Saturday, February 4, 2012

Horror Film Review

SARS Wars - Bangkok Zombie Crisis (2004):  Zombie flick!  From Thailand!  And it's a comedy!  I'll stop shouting now.  Oh, with the subtitles.  If you're thinking I've discovered another Zombieland or Shaun of the Dead, however, keep right on thinking.  What I did discover is a zany, bizarre, and sometimes disturbing take on my favorite horror sub-genre.  I suppose now you want me to explain the damned thing.  Roger Ebert with a PowerPoint presentation couldn't explain this thing, but I'll give it a go.  Get comfortable...

For the opening credits, we have animation that's part Anime, part Scooby-Doo and totally pointless.  Cut to a press conference (real, not animated) with a government health minister assuring the nation that the deadly SARS-4 virus that's sweeping the globe has not and will not affect Thailand.  A wasp/cockroach thing travels from Africa to southeast Asia (shown with odd animation and sound effects) where, in Bangkok, it stings a man who's headed home to his apartment building.  Doesn't take long for him to start spewing white and green goop on fellow residents and then ultimately turn full zombie.  He eats a cat.  Stay with me, now...  He eats a cat, but not the tail.  A chronically escaping yet totally harmless python comes along, eats the tail and then, for reasons known only to the mind of the writer who most certainly was goofed up on shrooms and Nyquil, the python transforms into a monster snake the size of a freight train.  A monster snake that spits and hisses like a cat.  And eats people.  Still with me?  Hang on...

Liu (Phintusuda Tunphairao), the daughter of a crime boss, gets kidnapped on her way home from school.  The kidnappers send a ransom tape to her father who begs Master Thep (Suthep Po-ngam) to rescue her.  Master refuses so the father and his goons tickle him until he agrees.  You read that right.  Tickle torture.  Since Master is injured, he calls on his student Khun Krabii (Supakorn Kitsuwon) to save Liu.  The kidnappers, of course, are holed up in the zombie apartment building.  Once Khun finds Liu, the government quarantines the building and seals it off.  Oh, and plants plastic explosives as a last resort.  Master shows up to help with the climatic battle against the snake.  His weapon?  A battery-powered light saber...sort of.  The batteries die at the worst possible moment, the monster python kitty swallows him, but Master takes the batteries from a ghetto blaster in the snake's stomach and cuts his way out.  And just when it seems all is well, the explosives detonate.  They run, know they won't make it so Khun pulls out a remote control and pauses the blast.  Yep.  It's one of those movies.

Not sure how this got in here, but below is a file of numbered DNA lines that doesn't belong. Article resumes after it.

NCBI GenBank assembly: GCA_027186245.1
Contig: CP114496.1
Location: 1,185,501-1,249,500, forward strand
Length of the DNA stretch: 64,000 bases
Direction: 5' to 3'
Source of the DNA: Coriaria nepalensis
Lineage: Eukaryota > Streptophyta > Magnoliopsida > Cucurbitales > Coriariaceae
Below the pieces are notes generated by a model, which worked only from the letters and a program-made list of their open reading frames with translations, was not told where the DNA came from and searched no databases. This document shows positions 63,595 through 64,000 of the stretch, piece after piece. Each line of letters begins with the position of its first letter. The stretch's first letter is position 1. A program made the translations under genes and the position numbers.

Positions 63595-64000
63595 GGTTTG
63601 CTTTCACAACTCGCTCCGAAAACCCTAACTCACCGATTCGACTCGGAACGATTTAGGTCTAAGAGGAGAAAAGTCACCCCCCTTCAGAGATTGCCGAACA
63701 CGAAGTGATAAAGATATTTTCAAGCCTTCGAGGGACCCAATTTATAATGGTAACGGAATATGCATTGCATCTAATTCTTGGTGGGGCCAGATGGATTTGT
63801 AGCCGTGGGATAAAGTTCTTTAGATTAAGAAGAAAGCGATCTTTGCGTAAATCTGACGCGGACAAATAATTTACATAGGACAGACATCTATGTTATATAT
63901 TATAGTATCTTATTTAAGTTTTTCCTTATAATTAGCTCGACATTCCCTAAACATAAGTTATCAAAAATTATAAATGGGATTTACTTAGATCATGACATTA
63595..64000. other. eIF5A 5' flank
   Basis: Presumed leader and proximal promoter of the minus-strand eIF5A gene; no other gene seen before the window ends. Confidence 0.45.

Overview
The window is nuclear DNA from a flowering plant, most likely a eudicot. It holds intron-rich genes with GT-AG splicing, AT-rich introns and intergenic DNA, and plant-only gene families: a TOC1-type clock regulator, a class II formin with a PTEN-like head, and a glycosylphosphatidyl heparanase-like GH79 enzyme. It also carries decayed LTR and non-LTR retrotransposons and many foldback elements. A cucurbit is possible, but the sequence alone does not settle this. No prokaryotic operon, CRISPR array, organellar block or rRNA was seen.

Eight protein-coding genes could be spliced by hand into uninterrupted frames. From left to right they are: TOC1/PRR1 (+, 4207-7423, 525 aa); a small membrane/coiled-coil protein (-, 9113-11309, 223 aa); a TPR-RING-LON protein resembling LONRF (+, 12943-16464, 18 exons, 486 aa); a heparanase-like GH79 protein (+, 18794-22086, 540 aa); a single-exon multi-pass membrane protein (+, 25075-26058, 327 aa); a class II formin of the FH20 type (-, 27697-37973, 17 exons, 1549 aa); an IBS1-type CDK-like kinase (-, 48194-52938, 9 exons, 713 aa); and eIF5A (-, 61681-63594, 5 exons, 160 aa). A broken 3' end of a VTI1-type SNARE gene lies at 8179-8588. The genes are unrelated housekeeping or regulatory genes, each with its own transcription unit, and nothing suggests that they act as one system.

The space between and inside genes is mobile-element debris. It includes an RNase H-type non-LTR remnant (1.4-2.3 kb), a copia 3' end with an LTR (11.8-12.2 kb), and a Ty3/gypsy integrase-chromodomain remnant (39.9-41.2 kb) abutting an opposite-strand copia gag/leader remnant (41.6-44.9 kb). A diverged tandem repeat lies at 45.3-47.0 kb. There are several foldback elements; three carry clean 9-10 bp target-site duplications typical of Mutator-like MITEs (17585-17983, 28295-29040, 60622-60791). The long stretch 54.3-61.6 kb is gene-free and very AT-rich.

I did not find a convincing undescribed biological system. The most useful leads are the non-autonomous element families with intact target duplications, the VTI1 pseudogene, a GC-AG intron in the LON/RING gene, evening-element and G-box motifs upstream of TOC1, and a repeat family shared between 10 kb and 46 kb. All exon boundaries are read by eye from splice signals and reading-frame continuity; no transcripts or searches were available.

Numerous times during this film, the characters make reference to the fact that they're in a movie.  This can be amusing but here it's just distracting.  Use of comic sound effects when someone is hit or falls down brought to mind the Batman TV show.  Also distracting, if not annoying.  Now for the disturbing.  One of the kidnappers is a transsexual/transvestite.  (Spoiler...)  Early on, during a fight with Liu in a bathroom, he rips her clothes off.  She's thinking rape, he just wants her clothes.  Liu accidentally falls out a window, presumably dies, and he takes over her identity.  Where he came up with a Mission Impossible mask that fooled Khun, who has fallen in love with Liu, I have no idea.  Still with me?  Okay.  So thinking Liu is actually Liu, Khun loses his virginity to her (although it's really a him, the kidnapper).  We find all this out at the end in a series of Anime flashbacks as the dying kidnapper confesses.  Khun, as you may imagine, is upset to say the least.  But the real Liu survived the fall, hooks up with Khun again, and finds the whole transsexual sex thing funny.  She and Master kid him about it as the film ends.  Bizarre, eh?  I'm telling you...shrooms and Nyquil.

This film could have been awesome.  It had all the right ingredients to be another Quarantine or The Horde but with a dash of supernatural swordplay.  Sadly, the comedy torpedoed that opportunity.  I mean, there's comedy and then there's what we have here...screwball comedy.  It simply didn't work for me.  Played straight, SARS Wars could have rocked.  I've run across many positive critical reviews and its IMDB rating is crazy high.  Why?  Beats the crap out of me.


Acting:  Kitsuwon as Khun is weird.  At first, I thought he was supposed to be a robot.  Otherwise, the performances are manic, hammy, and perfectly suited for a comedy...not a zombie flick.
Story:  Part Quarantine, part Anaconda, part The Crying Game, and all silly.
Direction:  There was direction?
Production Values:  Thai movies as a rule look good.  This one is no different.  If I had a complaint, it would be the lighting.  A bit too dark.
Gore/FX:  Lots of blood, some exploding heads via shotgun, and, of course, the cat.  The CGI used for the snake and faux light saber aren't bad.
Scares:  You have to ask?
Ending:  During the end credits, there are two scenes.  One shows a newborn baby chewing the throat out of the health minister.  The other shows the headless body of a zombie being interrogated at a police station.  Both scenes are played for laughs.  I didn't laugh. 
Verdict:  Should you see SARS Wars?  Although it may seem that I hated this film, I will recommend it simply for the novelty and utter weirdness.  A much better zombie flick in this same vein is Sun faa sau si (Biozombie) from Hong Kong.  I saw it before I started this blog so there's no review, but the fact that I remember it so well should tell you something. 

My Rating3 out of 5 stars.

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